Two people have been arrested and a police officer injured during a republican march in Scotland. Hundreds of people took part in the procession commemorating Bloody Sunday through the city this afternoon, with a counter-protest also taking place. One officer suffered injuries as a result of missiles being thrown and two people were arrested for “minor disorder offences”.
Chief Superintendent Mark Hargreaves said: “We can confirm that the procession concluded at its destination shortly after 1pm without significant incident.
“Officers dealt with minor disorder, including missiles being thrown, which resulted in minor injury to a police officer.
“The procession was stopped a number of times as a result of protest activity to mitigate any further incidents, ensure the safety of all persons involved, and the wider community.
“Two people have been arrested for minor disorder offences.”
The march to remember those who lost their lives was organised by the West of Scotland Band Alliance and set off at 11am.
There was a large police presence to prevent disturbances and the procession was paused on several occasions.
Bloody Sunday saw British soldiers shoot 28 unarmed civilians during a protest march against internment in Derry, Northern Ireland, on January 30 1972, resulting in 14 people dying.
Bloody Sunday was one of the most significant events of the Troubles because many civilians were killed by forces of the state, in full view of the public and the media.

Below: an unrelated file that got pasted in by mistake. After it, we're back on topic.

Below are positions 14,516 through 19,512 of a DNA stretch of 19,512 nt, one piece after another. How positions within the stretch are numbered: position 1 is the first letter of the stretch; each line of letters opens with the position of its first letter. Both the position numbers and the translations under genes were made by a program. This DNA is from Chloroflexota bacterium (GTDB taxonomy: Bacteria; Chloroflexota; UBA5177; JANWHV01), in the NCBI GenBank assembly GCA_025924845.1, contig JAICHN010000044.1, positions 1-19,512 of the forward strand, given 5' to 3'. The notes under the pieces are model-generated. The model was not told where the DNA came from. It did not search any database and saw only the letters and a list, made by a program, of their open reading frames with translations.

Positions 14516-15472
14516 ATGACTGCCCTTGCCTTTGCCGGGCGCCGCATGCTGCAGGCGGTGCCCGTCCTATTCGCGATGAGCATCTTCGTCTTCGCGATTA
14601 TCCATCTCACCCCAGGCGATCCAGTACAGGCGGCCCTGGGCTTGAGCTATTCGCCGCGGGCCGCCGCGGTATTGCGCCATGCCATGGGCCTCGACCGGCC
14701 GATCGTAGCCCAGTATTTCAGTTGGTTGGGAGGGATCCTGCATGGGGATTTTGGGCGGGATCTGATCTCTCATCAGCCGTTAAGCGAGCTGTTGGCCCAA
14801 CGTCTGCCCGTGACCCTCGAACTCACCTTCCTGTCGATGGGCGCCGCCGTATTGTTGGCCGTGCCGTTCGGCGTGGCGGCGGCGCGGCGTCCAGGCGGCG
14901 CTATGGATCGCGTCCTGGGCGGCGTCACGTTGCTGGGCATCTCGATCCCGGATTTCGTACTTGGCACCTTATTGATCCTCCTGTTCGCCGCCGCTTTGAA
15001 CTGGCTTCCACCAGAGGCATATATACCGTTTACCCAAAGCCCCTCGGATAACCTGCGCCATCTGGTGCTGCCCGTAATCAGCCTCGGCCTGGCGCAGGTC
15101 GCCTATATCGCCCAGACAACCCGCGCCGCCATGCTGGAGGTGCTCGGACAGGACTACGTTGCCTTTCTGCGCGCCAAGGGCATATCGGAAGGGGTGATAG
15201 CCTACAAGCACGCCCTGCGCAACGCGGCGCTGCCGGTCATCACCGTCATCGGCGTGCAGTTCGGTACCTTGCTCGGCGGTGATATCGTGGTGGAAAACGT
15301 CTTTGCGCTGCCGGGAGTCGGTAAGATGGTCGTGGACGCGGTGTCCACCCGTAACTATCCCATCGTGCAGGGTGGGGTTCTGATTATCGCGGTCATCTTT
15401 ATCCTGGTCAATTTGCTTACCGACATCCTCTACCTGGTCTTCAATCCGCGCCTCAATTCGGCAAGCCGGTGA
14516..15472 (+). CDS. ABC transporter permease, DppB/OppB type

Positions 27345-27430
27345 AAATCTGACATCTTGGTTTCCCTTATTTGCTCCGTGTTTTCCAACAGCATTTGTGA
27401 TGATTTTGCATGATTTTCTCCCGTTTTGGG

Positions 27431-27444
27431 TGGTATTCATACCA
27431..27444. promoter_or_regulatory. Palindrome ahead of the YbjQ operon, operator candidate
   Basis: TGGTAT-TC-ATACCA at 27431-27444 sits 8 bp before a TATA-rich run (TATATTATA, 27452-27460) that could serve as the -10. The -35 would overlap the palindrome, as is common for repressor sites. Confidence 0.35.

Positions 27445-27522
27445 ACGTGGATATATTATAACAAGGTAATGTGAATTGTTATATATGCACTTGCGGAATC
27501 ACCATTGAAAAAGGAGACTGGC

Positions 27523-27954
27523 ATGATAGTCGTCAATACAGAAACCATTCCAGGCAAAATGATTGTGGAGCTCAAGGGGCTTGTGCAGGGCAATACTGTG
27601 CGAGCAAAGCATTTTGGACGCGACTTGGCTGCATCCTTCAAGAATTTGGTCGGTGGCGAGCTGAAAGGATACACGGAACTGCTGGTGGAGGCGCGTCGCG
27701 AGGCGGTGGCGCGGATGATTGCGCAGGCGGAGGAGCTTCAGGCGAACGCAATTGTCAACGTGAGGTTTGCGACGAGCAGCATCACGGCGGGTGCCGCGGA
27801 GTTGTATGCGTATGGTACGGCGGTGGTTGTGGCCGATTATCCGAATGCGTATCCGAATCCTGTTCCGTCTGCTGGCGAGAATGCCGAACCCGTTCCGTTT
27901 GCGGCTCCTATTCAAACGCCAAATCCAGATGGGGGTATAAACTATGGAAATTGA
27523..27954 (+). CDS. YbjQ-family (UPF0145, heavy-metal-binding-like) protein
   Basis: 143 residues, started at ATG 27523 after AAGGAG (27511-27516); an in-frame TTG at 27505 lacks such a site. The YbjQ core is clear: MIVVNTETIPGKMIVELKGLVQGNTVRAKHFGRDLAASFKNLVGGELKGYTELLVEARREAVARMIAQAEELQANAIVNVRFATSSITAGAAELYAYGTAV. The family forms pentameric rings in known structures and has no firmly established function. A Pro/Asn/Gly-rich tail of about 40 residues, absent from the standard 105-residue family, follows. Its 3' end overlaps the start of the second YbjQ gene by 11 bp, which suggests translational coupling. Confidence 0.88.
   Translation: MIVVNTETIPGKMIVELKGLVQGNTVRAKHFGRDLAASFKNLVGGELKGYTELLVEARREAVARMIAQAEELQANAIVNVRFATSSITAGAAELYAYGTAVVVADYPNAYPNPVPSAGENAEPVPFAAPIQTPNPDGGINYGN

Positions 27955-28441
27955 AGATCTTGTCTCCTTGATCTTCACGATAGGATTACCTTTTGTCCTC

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Another former soldier said: “It’s not just about one individual, it’s about many individuals and about the future.
“It’s not just about Northern Ireland but any conflict we’ve been involved in and could be involved in.”
The 47-year-old, who served in the Army between 1990 and 1998, added: “Why should we, when we’re following orders, face prosecution?”
His friend, 58, who served in Northern Ireland in the Navy in the 1990s, said: “What really gets me is that they’ve brought back Diplock courts – Soldier F is facing trial by a single judge without a jury and no-one should ever be tried without a jury.
Soldier F, who cannot be named for legal reasons, is the only person from the 1st Battalion Parachute Regiment ever to be tried for the deaths of 13 civil rights protesters and one passerby in Londonderry in 1972.
The event was called Bloody Sunday by the papers when news of it broke.